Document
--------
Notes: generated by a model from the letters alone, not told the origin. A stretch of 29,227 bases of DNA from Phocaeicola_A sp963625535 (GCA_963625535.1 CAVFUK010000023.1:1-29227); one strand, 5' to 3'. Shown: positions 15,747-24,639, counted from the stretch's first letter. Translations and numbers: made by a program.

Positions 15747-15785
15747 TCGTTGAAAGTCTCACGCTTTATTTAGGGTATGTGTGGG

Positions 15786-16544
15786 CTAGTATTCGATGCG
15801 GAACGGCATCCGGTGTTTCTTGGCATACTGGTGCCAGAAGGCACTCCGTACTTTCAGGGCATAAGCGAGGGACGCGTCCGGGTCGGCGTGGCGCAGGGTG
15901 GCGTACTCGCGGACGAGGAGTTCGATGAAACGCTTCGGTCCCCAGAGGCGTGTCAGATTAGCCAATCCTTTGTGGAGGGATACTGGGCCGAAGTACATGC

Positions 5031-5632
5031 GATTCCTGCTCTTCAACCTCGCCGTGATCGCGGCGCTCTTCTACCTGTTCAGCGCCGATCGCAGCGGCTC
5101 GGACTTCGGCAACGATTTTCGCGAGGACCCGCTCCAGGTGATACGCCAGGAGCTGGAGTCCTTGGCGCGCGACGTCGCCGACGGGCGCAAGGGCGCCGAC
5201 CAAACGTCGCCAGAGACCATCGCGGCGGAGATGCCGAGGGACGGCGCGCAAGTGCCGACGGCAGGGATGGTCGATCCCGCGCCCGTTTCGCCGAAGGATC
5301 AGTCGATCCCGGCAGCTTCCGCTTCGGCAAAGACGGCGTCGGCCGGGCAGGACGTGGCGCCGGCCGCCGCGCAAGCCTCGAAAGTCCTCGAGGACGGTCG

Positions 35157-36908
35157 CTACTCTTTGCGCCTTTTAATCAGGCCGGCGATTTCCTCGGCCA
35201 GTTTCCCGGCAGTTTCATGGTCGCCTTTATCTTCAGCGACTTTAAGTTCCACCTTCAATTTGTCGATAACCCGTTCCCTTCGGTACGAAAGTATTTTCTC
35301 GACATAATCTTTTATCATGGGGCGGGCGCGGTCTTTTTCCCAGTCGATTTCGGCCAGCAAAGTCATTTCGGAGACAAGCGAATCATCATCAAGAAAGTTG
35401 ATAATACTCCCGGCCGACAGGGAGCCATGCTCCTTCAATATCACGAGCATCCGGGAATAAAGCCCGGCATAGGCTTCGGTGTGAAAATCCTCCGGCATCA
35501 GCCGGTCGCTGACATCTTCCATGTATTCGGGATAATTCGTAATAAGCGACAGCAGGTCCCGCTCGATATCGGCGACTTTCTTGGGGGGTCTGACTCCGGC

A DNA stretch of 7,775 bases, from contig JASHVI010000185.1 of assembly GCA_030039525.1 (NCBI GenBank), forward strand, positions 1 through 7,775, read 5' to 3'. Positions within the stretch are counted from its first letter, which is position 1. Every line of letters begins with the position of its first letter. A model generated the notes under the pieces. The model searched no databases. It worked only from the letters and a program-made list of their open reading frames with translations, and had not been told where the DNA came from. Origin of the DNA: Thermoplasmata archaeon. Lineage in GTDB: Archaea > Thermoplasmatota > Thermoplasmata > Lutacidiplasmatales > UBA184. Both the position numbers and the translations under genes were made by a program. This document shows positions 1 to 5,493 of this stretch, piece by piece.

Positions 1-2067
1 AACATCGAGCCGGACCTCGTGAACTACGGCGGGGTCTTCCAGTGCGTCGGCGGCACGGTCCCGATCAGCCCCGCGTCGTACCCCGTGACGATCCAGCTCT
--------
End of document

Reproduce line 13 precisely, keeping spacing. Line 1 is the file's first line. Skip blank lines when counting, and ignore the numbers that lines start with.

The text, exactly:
Positions 35157-36908